New daily persistent headache is a unique daily headache syndrome that is characterized by a near continuous headache at onset with no clear etiology. In this article, the author reviews the history and classification of new daily persistent headache, followed by its clinical manifestations as well as potential etiology and pathogenesis. The differential diagnosis, workup, prognosis, and management are also addressed.
| || |
• New daily persistent headache is a daily headache syndrome that starts acutely and can only be diagnosed after 3 months have elapsed and other secondary and primary headache diagnoses have been excluded.
| || |
• There are 2 subtypes based on the clinical features of headache–migrainous or nonmigrainous (features of tension-type headache).
| || |
• The prognosis varies; however, the treatment approach is largely extrapolated from the management of other forms of chronic daily headache.
Historical note and terminology
New daily persistent headache is a unique headache disorder characterized by the acute onset of a daily and usually continuous headache, diagnosed only after the exclusion of other primary headache disorders and secondary etiologies. Historically, new daily persistent headache was first described by Walter J Vanast at the 28th annual meeting of the American Association for the Study of Headache (70). Although his case series of 45 patients was presented in 1986, the first edition of the International Classification of Headache Disorders (ICHD-1) did not include this syndrome (27).
The first diagnostic criteria of chronic headache disorders, the Silberstein-Lipton criteria (60), were formulated to characterize 3 forms of primary chronic daily headache: chronic migraine, chronic tension-type headache, and hemicrania continua, in 1994. These criteria specified new daily persistent headache (Table 1) as having an average frequency of 15 or more days per month for at least 1 month, developing acutely, not attributable to any other cause, and without a background of escalating migraine or tension-type headache. The criteria did not exclude or subclassify patients based on clinical characteristics of the headache (eg, presence or absence of migraine features). The Silberstein-Lipton criteria were a major step forward in the recognition of this syndrome, but the details were still subject to significant debate. For instance, the 1-month headache-duration requirement was considered by many to be too short, as it could potentially lead to the inclusion of patients with secondary etiologies that have not yet remitted in such a limited timeframe. In addition, the average headache frequency requirement of 15 monthly days did not fully capture the essence of this condition, which typically features daily and continuous head pain.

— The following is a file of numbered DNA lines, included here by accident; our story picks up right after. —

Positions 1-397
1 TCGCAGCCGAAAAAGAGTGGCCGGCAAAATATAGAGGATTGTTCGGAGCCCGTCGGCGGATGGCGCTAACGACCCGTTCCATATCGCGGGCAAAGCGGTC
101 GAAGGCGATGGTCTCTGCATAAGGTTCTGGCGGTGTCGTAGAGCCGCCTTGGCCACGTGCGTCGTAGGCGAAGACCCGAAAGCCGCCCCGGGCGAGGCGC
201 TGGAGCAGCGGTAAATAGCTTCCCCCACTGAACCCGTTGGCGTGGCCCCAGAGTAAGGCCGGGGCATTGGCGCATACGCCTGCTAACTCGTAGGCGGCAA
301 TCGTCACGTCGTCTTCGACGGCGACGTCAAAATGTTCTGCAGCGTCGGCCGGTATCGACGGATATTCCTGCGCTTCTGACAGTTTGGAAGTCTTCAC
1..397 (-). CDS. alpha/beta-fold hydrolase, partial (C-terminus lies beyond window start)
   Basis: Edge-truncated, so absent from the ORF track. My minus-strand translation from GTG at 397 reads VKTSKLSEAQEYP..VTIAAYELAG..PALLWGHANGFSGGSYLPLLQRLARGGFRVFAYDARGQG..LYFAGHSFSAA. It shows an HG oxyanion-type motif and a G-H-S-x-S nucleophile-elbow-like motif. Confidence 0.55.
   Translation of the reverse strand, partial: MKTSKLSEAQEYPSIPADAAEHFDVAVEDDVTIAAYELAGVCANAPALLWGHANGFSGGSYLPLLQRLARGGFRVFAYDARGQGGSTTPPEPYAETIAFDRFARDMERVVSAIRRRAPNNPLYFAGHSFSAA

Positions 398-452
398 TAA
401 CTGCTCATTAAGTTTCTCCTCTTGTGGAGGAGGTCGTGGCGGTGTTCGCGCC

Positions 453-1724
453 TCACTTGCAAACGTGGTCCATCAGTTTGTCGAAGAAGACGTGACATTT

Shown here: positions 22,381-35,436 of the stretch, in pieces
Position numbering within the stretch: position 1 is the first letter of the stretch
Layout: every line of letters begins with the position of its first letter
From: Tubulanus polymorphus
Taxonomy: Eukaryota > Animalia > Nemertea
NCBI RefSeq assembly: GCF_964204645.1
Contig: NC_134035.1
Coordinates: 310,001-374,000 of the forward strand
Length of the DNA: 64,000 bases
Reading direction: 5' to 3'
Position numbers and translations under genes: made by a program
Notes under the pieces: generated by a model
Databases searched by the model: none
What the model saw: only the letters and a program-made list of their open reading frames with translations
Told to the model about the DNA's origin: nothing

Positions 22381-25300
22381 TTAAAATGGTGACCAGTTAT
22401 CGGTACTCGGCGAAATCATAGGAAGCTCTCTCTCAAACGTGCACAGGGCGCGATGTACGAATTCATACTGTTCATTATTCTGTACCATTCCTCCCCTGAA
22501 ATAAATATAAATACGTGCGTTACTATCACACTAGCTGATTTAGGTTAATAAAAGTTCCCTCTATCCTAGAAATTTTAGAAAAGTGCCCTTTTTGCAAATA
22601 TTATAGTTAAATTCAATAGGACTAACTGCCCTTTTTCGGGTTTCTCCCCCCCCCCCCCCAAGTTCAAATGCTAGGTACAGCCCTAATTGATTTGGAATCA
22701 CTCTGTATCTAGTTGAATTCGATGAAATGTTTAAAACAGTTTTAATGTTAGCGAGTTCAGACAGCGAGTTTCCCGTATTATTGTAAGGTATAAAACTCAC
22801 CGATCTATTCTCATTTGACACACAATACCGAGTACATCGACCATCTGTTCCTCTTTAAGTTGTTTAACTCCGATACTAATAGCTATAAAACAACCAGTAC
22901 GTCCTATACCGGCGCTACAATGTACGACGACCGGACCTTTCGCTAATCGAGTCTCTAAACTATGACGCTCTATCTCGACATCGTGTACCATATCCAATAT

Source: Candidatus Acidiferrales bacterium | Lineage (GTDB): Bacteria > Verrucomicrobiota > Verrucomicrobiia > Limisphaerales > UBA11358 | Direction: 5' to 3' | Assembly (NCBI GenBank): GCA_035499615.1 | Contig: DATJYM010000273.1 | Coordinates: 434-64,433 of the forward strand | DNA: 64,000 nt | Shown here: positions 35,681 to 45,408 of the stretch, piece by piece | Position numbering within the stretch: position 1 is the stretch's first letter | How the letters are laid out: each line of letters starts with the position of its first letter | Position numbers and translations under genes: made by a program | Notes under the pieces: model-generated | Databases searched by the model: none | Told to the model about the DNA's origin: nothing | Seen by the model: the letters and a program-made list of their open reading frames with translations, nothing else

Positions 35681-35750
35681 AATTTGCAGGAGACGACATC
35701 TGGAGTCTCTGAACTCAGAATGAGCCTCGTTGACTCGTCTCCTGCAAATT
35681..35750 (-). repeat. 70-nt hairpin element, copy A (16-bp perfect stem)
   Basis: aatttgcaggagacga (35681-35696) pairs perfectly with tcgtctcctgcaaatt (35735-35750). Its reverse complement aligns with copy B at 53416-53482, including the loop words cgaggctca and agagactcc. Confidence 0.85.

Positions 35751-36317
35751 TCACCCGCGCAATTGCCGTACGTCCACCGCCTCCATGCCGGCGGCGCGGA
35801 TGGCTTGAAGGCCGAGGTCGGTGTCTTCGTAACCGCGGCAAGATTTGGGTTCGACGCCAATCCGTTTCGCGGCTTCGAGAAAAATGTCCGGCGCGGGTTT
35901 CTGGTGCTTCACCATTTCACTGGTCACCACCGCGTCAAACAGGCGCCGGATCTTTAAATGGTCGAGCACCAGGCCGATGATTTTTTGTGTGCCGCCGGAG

Table 1. Silberstein-Lipton Criteria for Diagnosis of New Daily Persistent Headache
(A) Average headache frequency 15 days/month for >1 month
(B) Average headache duration 4 hours/day (if untreated). Frequently constant without medication but may fluctuate
(C) No history of tension-type headache or migraine which increases in frequency and decreases in severity in association with the onset of NDPH (over 3 months)
(D) Acute onset (developing over < 3 days) of constant unremitting headache
(E) Does not meet criteria for hemicrania continua
(F) Not attributed to another disorder
The second edition of the International Classification of Headache Disorders (ICHD-2) included new daily persistent headache and led to its more widespread recognition as a headache syndrome (Table 2) (28). It addressed some of the limitations of the Silberstein-Lipton criteria, but it excluded patients who possessed a number of features of migraine.
Table 2. International Classification of Headache Disorders (2nd Edition) Criteria for New Daily Persistent Headache
(A) Headache for more than 3 months fulfilling criteria B-D
(B) Headache is daily and unremitting from onset or less than 3 days from onset
(C) At least 2 of the following pain characteristics:
| || |
(1) Bilateral location
(2) Pressing/tightening (non-pulsating) quality
(3) Mild or moderate intensity
(4) Not aggravated by routine physical activity such as walking or climbing stairs
(D) Both of the following:
| || |
(1) No more than 1 of photophobia, phonophobia, or mild nausea
(2) Neither moderate or severe nausea or vomiting
(E) Not attributed to another disorder
Subsequent case series of new daily persistent headache did not accept such restrictive criteria and have been more inclusive, omitting ICHD-2 criteria C and D (32; 53; 42; 46; 36; 50). Many argued that patients who have new daily persistent headache with features of migraine would otherwise be left unclassified and undiagnosed; rather, the entity of new daily persistent headache began to be simplified as the presence of a continuous daily headache that starts acutely, without any clear secondary cause, and persists for at least 3 months. The 3rd beta edition of the ICHD (ICHD-3 beta) (29) now accepts this approach and features revised diagnostic criteria that do not specify a necessary headache phenotype or other clinical features (Table 3).
Table 3. International Classification of Headache Disorders (3rd Edition beta) Criteria for New Daily Persistent Headache
(A) Persistent headache fulfilling criteria B and C
(B) Distinct and clearly remembered onset, with pain becoming continuous and unremitting within 24 hours
(C) Present for more than 3 months
(D) Not better accounted for by another ICHD-3 diagnosis